DUBLIN, Sept 28 (Reuters) - The Irish government is close tolosing its parliamentary majority just as it tries to pushthrough reforms to cut the biggest deficit in the European Unionand fix its banking sector.

With elections usually held up to a month after thedissolution of parliament and a new government sitting for thefirst time up to three weeks later, Dublin is in danger ofbecoming a political vacuum.

With members of parliament returning from their summer breakon Wednesday, the following are scenarios that could trigger thefall of the government.

MORE MPS DEFECT OVER SPENDING CUTSPrime Minister Brian Cowen needs to find at least 3 billioneuros ($4.04 billion) worth of savings in December's budget for2011 but cuts implemented this year, particularly in healthcare, have already begun to see his support in parliament fall.

His majority dropped to four seats after an independent MPwithdrew his support last Friday and looked set to slip to twowhen a member of his Fianna Fail party threatened to turn hisback on the fast-sinking coalition a day later.

The government has said it would not strike any deals to getthose MPs back on side so it simply cannot afford any moredefections ahead of the Dec. 7 budget.

After three austerity budgets in two years, Cowen andFinance Minister Brian Lenihan have little option but to cutservices - a move that will really hurt the electorate. Analystssay such a move will force enough defections next year to tipthe balance in a confidence vote and trigger elections beforethe 2012 due date.


Cowen is under pressure to hold by-elections to fill threeempty lower chamber seats. He is not obliged to call a vote andhas been putting them off as long as he can but indicated thismonth that they would likely take place early next year.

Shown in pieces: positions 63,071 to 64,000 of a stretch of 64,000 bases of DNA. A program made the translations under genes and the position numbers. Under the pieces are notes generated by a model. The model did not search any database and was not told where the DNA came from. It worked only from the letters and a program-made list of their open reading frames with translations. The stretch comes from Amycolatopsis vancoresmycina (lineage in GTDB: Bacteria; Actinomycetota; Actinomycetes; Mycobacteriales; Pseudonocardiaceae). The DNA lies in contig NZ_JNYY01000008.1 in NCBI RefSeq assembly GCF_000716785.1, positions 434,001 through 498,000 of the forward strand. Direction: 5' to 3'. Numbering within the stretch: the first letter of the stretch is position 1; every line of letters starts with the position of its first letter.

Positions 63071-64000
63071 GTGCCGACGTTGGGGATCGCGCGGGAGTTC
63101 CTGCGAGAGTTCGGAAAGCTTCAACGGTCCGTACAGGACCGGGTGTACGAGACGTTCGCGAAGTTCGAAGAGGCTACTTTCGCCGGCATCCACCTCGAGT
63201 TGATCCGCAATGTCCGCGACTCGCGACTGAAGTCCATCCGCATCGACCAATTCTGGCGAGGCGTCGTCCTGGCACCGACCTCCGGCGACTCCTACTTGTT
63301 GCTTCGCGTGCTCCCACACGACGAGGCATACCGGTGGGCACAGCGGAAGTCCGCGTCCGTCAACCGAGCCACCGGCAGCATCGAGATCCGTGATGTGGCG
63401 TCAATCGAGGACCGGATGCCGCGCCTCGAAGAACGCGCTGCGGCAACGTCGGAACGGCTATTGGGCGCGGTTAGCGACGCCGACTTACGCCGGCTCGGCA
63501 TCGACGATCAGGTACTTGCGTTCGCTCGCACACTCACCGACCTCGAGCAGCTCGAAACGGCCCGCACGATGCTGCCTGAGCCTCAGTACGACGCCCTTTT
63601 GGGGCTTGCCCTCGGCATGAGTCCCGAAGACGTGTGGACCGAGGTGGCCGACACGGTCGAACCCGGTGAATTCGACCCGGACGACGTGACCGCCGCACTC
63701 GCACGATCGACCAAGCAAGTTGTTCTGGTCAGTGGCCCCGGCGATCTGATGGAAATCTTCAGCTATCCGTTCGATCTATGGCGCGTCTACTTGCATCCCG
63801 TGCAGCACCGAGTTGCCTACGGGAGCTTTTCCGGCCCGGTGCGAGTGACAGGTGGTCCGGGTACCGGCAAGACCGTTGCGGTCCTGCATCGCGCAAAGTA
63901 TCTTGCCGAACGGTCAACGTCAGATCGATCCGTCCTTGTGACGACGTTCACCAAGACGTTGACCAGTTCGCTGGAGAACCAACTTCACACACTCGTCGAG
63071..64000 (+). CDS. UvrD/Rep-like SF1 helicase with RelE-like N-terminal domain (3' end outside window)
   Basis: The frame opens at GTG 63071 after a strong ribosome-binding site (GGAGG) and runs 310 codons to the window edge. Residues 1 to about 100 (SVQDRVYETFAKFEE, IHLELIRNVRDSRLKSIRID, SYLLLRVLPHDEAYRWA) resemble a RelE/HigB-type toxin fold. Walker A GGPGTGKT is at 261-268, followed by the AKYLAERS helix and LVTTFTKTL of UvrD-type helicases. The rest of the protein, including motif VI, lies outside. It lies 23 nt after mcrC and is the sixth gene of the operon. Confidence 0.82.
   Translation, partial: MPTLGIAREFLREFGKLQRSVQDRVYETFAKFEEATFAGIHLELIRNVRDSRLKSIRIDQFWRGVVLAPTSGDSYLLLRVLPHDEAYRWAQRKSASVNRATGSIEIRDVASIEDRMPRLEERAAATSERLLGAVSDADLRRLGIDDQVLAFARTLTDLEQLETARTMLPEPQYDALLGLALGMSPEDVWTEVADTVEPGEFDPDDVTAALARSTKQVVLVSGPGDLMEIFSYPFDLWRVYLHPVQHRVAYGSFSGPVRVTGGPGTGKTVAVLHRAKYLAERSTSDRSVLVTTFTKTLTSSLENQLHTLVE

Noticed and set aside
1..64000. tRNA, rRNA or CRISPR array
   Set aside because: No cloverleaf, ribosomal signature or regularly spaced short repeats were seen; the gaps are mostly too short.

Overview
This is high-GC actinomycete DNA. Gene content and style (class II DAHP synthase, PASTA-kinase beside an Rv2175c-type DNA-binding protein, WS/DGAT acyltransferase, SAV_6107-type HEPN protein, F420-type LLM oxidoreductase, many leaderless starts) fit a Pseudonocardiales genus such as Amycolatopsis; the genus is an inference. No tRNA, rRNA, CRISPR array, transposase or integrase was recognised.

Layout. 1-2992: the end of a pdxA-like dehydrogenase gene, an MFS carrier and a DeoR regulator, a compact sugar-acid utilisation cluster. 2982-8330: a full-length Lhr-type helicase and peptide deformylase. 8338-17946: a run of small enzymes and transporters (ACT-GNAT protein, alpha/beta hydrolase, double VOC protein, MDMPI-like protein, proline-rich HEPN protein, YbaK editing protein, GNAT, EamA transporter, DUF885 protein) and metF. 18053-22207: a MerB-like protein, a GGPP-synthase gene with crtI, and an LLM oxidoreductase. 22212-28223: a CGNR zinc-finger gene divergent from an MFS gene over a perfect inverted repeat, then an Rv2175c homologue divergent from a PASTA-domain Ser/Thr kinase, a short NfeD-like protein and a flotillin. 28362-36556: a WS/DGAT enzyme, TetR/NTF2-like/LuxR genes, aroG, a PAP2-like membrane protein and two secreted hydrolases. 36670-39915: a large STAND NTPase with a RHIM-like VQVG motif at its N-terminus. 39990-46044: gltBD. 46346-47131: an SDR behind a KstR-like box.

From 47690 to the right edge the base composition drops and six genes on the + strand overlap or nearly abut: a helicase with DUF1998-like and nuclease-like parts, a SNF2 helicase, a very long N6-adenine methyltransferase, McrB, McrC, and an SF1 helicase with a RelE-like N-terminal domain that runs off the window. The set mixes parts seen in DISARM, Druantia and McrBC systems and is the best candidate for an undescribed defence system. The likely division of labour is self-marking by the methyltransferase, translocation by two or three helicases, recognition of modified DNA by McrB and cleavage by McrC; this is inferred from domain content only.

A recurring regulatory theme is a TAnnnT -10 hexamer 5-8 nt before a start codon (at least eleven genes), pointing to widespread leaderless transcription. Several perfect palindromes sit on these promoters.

Unless Cowen's party snap a 28-year trend of governing partyby-election losses, the government's majority would all butdisappear.

While the government can only fall if it loses a confidencevote or vote on a financial bill, failing to win a succession ofordinary votes would severely undermine its authority and hastenits exit.


The main opposition party Fine Gael -- which polls suggestwill lead a large majority with the Labour party after the nextelection -- said on Monday it would pull much of the cover itprovides for government MPs absent from parliamentary votes inan attempt to force a snap election.

Although Fine Gael said it would provide cover for MPsabsent due to illness or abroad on matters of nationalimportance, their new stance has upped the ante.


There are at least three Fianna Fail MPs, including FinanceMinister Brian Lenihan, who are battling serious illness and ifany of them has to resign because of ill health that would cutthe government's majority.

Lenihan said earlier this month that treatment for acancerous growth found at the entrance to his pancreas hadstabilised the disease.


As the government's majority slowly slipped from a buffer of15 seats just over two years ago, it has become increasinglyreliant on the six members of junior partners the Greens.

Legislation introduced by the Greens often jars with some inFianna Fail and a clash over a stag hunting law saw one seniorpartner lose his party privileges in June after voting againstthe government. Measures to curb corporate donations, expectedlater this year or early next, could be another pressure point.

The Greens, in danger of losing all of their seats at thenext election, might also look for a reason to pull thegovernment down early next year if it would boost theirpopularity.


Both Fianna Fail and Cowen have seen their popularity sinkas the fiscal and banking crises worsened. The prime minister'ssuitability came under scrutiny this month following a row overa radio interview he conducted the morning after partying latewith colleagues.

Some from Cowen's own party have called for him to step downbut no senior minister seems set yet to mount a challenge.Another gaffe could change that with any successful challenger-- who would become this term's third prime minister -- likelyto have to go to the polls shortly after taking charge.


While most analysts and politicians expect the budget tosneak through on a vote and instead see the government fallingsometime next year, were the measures introduced too unpalatablefor enough backbenchers to take, the government would fall.

(Reporting by Padraic Halpin; editing by CarmelCrimmins/Janet McBride)